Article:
- Clarification that when procuring, suppressing, boosting, organizing or editing consumer product reviews, advertisers should not distort or otherwise misrepresent how consumers view the products/services, regardless of whether the reviews are considered “endorsements” (sellers would not be obligated to display consumer reviews that are unrelated to their products/services, and/or that contain “unlawful, harassing, abusive, obscene, vulgar, or sexually explicit content, or content that is inappropriate with respect to race, gender, sexuality, or ethnicity, or reviews that the seller reasonably believes are fake,” if the criteria for removing or withholding reviews are similarly applied uniformly to all reviews)
- A new section that the use of an endorsement with the image or likeness of an individual other than the real endorser is considered a misrepresentation of a material attribute of the endorser
- A new section governing endorsements and testimonials directed toward children with heightened requirements and prohibitions
Importantly, the Federal Trade Commission possesses civil penalty authority when it alleges rule violations, one reason why this proposed rule is being afforded such attention by industry participants. And, the FTC can seek in excess of $40,000 per violation, which in many cases can amount to billions of dollars. Civil penalties are often much higher that the revenues that defendants realized via the alleged unlawful conduct.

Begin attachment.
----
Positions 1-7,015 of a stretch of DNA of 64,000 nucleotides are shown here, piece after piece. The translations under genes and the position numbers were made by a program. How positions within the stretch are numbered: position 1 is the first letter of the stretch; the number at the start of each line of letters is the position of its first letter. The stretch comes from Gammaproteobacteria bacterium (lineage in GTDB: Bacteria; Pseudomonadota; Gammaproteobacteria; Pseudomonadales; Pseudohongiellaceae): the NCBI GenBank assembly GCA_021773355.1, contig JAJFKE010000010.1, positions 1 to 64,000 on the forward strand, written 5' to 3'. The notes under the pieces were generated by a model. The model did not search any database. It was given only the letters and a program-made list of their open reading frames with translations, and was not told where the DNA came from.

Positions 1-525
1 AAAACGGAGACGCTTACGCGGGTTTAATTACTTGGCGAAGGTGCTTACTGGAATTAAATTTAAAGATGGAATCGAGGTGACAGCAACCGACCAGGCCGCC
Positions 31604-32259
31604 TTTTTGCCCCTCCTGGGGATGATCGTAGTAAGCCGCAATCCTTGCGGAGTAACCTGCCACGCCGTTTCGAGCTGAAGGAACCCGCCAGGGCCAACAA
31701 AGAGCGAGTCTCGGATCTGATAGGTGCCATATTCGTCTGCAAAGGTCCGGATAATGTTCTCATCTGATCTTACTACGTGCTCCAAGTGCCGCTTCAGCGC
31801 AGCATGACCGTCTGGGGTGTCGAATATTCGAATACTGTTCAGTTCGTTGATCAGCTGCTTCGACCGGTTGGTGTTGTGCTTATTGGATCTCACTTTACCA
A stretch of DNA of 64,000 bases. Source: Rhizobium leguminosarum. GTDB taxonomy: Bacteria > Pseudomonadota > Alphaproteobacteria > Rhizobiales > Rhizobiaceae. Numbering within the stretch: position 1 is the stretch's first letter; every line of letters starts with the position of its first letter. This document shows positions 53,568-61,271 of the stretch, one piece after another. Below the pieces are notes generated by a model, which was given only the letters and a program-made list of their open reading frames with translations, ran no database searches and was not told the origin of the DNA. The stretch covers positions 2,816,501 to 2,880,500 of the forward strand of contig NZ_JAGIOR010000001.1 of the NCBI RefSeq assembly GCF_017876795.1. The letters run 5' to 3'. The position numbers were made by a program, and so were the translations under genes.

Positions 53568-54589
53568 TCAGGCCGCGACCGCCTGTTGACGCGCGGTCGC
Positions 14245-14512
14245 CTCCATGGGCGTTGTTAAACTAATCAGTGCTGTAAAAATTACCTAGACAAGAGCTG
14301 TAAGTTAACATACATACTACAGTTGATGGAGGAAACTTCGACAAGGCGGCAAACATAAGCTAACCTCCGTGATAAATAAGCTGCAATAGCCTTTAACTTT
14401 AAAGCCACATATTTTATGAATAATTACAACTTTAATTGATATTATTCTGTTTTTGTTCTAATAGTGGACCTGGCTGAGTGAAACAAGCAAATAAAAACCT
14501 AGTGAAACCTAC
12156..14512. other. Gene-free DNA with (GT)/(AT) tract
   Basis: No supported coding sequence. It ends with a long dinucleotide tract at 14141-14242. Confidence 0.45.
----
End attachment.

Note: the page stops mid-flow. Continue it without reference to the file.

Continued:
An experienced FTC lawyer may be able to assist with a suspension of judgment, as well as mitigating potential penalties for rule violations by developing effective arguments and analytically advocating on issues such as the degree of culpability, whether the defendant knew or should have known that the alleged conduct was deceptive, history of prior such conduct, ability to pay, revenue attributable to the alleged violative conduct, effect on ability to continue to do business, how long the alleged conduct took place, remediation measures, whether prior similar violations have been addressed by the FTC, and such other matters as justice may require.